John Marshall’s “twistifications in the case of Marbury, in that of Burr, & the late Yazoo case, shew how dexterously he can reconcile law to his personal biasses.” – Jefferson to James Madison, March 5, 1810
Jefferson had a strange and now discredited relationship with the Supreme Court. Because he was an ardent republican–that is, one who believed that the people are sovereign and that they should govern themselves through majority rule–he was severely critical of the idea of “Judicial Review.” The concept of judicial review (judicial veto) is nowhere articulated in the Constitution of the United States. It was foisted upon the Constitution by Jefferson’s distant cousin and bete noir John Marshall, in the famous case Marbury v. Madison in 1803.
Jefferson’s view was that if the Founding Fathers had wanted to give the Supreme Court the power of judicial review, they would have written that power into the Constitution in 1787. He regarded Marshall’s brilliant decision in Marbury v. Madison as a kind of silent junta that overthrew the clear intentions of the Constitution.
Jefferson believed so strongly in the sovereignty of the people that he nearly subscribed to Rousseau’s principal that ‘the people are always right even when they are wrong.’ Jefferson advocated what might be called a “tripartite” theory of the Constitution: that each of the three branches of the national government should interpret the constitution, and that no single branch should be the final arbiter. He would have preferred the courts to be senior advisers who might suggest that Congress had overstepped its bounds or violated some principle of the Bill of Rights or the Constitution, but that these pronouncements would be advisory rather than determinative.
Jefferson also believed that the states, including individual states, should have the right to weigh in on constitutional questions, because the Tenth Amendment made them sovereign in all affairs not truly national or international, and that they would need to guard their limited sovereignty against national government encroachments. This was the basis of his Kentucky Resolutions in 1798.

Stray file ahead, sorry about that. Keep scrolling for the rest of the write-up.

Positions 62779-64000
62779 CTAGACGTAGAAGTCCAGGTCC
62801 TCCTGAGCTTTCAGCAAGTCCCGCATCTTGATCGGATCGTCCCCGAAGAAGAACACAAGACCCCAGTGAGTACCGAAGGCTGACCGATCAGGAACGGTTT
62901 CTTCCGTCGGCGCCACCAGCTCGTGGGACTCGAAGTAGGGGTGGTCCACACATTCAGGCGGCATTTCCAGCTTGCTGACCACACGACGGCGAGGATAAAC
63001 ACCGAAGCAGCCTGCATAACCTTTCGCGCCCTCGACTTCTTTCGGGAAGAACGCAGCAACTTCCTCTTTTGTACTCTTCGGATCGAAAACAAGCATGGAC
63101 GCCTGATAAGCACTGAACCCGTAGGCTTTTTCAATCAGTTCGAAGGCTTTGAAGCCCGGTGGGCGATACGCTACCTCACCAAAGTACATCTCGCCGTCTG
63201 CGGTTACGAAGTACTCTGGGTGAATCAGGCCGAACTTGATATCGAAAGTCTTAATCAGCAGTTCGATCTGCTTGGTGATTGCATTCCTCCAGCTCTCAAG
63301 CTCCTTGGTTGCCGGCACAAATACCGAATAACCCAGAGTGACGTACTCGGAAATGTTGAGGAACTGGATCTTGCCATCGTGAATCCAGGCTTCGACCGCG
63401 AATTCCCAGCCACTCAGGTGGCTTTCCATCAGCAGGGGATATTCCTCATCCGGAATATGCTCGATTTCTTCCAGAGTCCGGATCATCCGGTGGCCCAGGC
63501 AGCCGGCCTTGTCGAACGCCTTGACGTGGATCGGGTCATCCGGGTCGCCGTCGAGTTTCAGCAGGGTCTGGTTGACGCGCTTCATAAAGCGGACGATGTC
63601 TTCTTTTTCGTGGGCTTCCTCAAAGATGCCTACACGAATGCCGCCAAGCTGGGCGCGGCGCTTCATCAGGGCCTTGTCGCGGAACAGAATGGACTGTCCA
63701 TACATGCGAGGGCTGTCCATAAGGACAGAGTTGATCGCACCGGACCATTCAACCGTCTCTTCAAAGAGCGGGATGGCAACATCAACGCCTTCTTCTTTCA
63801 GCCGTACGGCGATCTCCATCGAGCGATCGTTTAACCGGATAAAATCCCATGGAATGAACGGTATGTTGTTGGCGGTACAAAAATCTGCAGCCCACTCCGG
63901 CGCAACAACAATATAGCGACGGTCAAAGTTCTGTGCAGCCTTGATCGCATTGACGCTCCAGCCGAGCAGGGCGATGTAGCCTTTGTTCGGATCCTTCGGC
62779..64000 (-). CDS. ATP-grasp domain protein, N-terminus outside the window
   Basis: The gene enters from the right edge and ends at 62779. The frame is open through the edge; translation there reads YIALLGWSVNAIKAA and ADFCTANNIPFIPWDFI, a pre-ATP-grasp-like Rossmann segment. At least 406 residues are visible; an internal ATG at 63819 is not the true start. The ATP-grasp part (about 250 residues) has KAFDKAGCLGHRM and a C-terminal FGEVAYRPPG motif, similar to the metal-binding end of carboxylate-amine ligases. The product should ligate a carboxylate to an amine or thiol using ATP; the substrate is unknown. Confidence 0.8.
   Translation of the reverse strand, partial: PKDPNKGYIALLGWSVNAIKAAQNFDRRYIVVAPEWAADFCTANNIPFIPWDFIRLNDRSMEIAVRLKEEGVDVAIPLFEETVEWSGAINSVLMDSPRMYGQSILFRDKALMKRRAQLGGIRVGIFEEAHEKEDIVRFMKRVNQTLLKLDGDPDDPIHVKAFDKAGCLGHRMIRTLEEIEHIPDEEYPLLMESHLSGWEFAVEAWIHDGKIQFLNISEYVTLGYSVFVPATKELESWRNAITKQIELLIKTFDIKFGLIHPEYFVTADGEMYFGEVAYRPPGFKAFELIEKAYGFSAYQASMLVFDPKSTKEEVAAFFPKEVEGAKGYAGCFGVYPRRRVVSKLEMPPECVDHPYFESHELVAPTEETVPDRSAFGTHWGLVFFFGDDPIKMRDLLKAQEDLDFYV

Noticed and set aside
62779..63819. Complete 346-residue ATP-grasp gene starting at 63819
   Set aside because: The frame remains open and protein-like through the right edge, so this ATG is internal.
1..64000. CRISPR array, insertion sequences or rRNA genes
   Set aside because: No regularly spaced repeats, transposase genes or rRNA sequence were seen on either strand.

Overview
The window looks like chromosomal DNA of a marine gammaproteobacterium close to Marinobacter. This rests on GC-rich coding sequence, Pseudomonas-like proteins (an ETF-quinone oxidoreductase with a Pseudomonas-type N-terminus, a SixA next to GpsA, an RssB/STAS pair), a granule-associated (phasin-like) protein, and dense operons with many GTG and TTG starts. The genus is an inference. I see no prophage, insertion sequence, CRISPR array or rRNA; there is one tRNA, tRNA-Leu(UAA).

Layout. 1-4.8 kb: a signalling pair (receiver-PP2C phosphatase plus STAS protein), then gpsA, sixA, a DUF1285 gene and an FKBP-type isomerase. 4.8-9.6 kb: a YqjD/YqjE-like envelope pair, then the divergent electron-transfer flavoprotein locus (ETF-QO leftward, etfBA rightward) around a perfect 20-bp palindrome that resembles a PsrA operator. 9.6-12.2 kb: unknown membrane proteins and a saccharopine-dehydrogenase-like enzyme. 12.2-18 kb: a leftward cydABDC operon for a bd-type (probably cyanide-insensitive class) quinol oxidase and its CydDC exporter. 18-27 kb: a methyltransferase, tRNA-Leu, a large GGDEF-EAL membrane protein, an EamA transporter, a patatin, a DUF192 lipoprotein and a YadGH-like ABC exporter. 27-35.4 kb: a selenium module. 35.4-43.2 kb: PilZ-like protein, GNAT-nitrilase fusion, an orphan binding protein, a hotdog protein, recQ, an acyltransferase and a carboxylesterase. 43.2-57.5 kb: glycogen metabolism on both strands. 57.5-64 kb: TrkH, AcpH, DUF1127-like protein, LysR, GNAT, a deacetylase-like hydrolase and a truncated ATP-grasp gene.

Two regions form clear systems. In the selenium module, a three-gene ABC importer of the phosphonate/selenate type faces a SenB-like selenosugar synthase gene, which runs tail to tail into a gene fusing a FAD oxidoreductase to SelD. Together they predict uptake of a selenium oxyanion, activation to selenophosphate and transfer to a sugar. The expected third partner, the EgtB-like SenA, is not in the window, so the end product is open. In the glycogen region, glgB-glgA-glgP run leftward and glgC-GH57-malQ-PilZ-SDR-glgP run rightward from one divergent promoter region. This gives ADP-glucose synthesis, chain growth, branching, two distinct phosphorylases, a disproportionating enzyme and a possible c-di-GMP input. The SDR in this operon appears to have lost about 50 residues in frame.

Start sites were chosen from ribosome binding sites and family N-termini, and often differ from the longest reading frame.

Jefferson’s system may have been “republican,” but it was not workable, and it has long since been relegated to a jurisprudential Siberia.
The Supreme Court is thus infinitely more powerful in our time than it was in his. Today, nine unelected and essentially unimpeachable men and women can affect the lives (and rights) of a third of a billion people. Jefferson would find this absolutely appalling both in constitutional (and republican) theory and practice. In Jefferson’s terms, why should the nine members of the Supreme Court be able to set policy for 330 million other people about such issues as abortion, religious expression, gay marriage, stem cell research, eminent domain, etc.? These questions are so important–in Jefferson’s mind–that they must be decided by The People–not a tiny handful of men and women who clearly have good days and bad days, prejudices and biases, politics, and hidden sympathies. To put so much power into the hands of so few is inherently un-republican and un-Jeffersonian.
Keep in mind that when I use the term “republican” (see above), I mean “of classical republican theory” and not the modern Republican Party.
Jefferson named three men to the Supreme Court. William Johnson of South Carolina served from 1804-1834. Henry Brockholst Livingston served from 1806-1823. And Thomas Todd served from 1807-1826. Todd has been called one of the two or three most ineffectual justices in American history. Livingston generally sided with Chief Justice Marshall. And though Johnson was a serious Jeffersonian, even he disappointed the state’s rights republican president during TJ’s time in the presidency–and after.
Congress approved Jefferson’s appointments with grace. Members of the Senate recognized rightly that the President had a duty to fill vacant seats and a right to surround himself with people of his own political persuasion. Elections matter. And Congress cannot nominate Supreme Court justices. Congress can only approve or refuse to approve.
To read the entirety of Jefferson’s embittered letter to James Madison of March 5, 1810, click here.
» What Kind of Nation: Thomas Jefferson, John Marshall, and the Epic Struggle to Create a United States by James F. Simon.
» The Constitutional Thought of Thomas Jefferson by David N. Mayer.
» Jefferson’s Vendetta: The Pursuit of Aaron Burr and the Judiciary by Joseph Wheelan.